entific era”. This collapse, FHW point out (p. 74), is due to some
“exceptional nonlinear conditions”. In a note (no. 66) they add: “Given
their origins in neurobiological processes, correlative tendencies obvi-
ously show up in different ways in modern traditions; we plan to discuss
this issue elsewhere”.
The present article will skip the arguments meant to show the neuro-
biological foundations of correlative systems. The conclusion seems
plausible enough, even though it is less clear, at least to the present
author, how the arguments presented lead up to it. We will rather con-
centrate on the transition from correlative thought in general to high-cor-
relative systems in India, a transition which is supposedly due to layered
texts and all that accompanies their formation. About this transition
FHW provide the following information (p. 51 ff.):
Especially rich evidence on the early stages of high-correlative thought
survives in early Vedic traditions, preserved in heavily layered texts from
the middle third of the first millennium BCE that vastly outnumber extant
Chinese and Greek sources from the same period. Correlative ideas in
Vedic traditions, often (but not exclusively) referred to as “bandhus
(bandhu = relation, bond, connection, etc.) have been discussed by a long
line of Indologists… Claims have been made that all of Vedic philosophy
depended on what Sinologists would immediately recognize as “correla-
tive thought” — although Indologists do not use that phrase — emerging
in increasingly complex and abstract forms in successive strata of tightly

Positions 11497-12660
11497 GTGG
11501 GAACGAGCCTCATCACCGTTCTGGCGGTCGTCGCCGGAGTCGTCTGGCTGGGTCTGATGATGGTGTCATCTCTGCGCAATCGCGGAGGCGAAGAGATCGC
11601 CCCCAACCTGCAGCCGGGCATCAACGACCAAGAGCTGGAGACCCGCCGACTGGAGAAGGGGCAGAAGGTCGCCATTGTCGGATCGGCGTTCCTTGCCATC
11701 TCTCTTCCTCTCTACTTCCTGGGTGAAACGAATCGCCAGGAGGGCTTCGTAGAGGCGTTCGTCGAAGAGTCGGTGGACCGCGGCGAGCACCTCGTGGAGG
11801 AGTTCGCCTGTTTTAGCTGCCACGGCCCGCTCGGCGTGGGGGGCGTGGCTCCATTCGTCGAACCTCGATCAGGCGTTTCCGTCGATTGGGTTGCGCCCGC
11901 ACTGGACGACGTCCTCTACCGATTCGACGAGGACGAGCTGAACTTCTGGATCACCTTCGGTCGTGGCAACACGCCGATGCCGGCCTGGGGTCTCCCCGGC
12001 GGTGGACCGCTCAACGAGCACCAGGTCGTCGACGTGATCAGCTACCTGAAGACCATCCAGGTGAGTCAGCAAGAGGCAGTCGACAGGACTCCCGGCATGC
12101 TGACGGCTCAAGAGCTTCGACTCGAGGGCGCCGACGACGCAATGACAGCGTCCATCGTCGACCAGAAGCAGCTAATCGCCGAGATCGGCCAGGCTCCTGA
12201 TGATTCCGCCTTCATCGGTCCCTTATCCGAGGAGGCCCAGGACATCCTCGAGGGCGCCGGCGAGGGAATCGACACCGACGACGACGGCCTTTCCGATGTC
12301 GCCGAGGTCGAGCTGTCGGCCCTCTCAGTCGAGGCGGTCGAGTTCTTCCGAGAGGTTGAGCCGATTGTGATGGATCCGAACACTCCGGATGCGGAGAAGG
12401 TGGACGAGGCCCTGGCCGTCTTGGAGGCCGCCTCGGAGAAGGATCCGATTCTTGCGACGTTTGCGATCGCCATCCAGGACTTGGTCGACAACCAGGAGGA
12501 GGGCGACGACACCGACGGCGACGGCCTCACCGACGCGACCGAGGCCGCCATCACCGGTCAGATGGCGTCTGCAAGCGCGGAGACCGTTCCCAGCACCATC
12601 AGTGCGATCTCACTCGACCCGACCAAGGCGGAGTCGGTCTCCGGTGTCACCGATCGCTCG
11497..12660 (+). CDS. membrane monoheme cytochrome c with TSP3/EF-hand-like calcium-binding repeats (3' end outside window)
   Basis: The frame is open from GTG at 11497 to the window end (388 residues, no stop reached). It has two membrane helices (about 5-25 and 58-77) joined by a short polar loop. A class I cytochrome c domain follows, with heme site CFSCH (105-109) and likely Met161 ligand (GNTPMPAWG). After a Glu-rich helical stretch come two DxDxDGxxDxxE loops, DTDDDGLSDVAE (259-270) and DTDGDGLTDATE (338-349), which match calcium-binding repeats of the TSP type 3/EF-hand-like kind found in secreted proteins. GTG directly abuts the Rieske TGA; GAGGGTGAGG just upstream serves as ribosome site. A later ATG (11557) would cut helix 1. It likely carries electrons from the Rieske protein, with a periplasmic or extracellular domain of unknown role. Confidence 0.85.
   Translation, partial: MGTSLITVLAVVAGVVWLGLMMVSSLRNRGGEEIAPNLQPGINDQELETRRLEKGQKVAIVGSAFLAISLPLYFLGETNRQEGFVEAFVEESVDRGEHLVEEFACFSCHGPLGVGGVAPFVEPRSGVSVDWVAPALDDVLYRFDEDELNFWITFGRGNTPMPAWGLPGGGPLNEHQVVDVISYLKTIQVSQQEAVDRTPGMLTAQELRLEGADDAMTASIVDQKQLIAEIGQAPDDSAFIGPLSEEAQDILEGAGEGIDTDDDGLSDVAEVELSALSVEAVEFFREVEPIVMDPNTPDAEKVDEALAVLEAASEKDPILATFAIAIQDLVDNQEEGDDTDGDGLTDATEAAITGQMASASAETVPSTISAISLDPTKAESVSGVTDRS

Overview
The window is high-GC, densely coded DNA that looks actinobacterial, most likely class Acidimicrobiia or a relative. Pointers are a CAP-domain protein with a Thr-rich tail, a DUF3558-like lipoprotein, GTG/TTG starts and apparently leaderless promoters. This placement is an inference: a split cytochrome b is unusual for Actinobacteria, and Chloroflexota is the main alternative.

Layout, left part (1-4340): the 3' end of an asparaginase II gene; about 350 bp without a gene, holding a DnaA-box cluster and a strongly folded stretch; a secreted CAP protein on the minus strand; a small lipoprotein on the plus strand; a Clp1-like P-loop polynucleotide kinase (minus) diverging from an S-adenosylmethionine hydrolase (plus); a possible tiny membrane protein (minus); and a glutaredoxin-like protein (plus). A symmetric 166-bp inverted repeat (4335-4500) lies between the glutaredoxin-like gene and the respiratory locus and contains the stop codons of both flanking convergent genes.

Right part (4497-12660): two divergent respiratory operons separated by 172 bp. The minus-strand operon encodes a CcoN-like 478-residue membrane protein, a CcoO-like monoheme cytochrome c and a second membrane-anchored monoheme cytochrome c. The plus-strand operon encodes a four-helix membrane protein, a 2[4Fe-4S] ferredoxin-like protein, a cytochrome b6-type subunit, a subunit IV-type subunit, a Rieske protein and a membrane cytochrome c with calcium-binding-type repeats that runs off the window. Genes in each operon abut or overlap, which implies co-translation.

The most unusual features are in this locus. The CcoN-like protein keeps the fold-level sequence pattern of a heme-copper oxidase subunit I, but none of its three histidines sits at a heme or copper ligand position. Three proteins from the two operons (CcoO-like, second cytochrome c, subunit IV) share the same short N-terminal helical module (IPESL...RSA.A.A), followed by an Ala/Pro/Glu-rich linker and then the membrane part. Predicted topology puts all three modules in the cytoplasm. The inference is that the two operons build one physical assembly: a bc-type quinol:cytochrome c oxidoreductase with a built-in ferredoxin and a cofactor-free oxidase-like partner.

linked Brahmaas, Arayakas, UpaniÒads, and Sutras in Vedic tradi-
tions…
… By the middle of the first millennium BCE, at the latest, we find elabo-
rate high-correlative systems emerging in Vedic traditions as exegetes
struggled to harmonize heavily layered ritual texts passed on from earlier
eras. To cite just one example: In later strata of the Taittiriya Brahmaa,
apparently dating from early in the second half of the millennium, we find
elaborate lists of bandhus in which each Vedic god is systematically corre-
lated with unique numbers, consorts, ritual meters, directions, seasons,
hours of the day, priestly orders, oblations, sacrificial animals, and similar
phenomena…. Similar correlations are even more fully developed in Vedic
UpaniÒads and Sutras from the last half of the millennium, which exegeti-
cally “worked up”… earlier traditions in even more abstract directions.
IS THERE CORRELATIVE THOUGHT IN INDIAN PHILOSOPHY? 11
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A number of questions present themselves at this point. In this case it is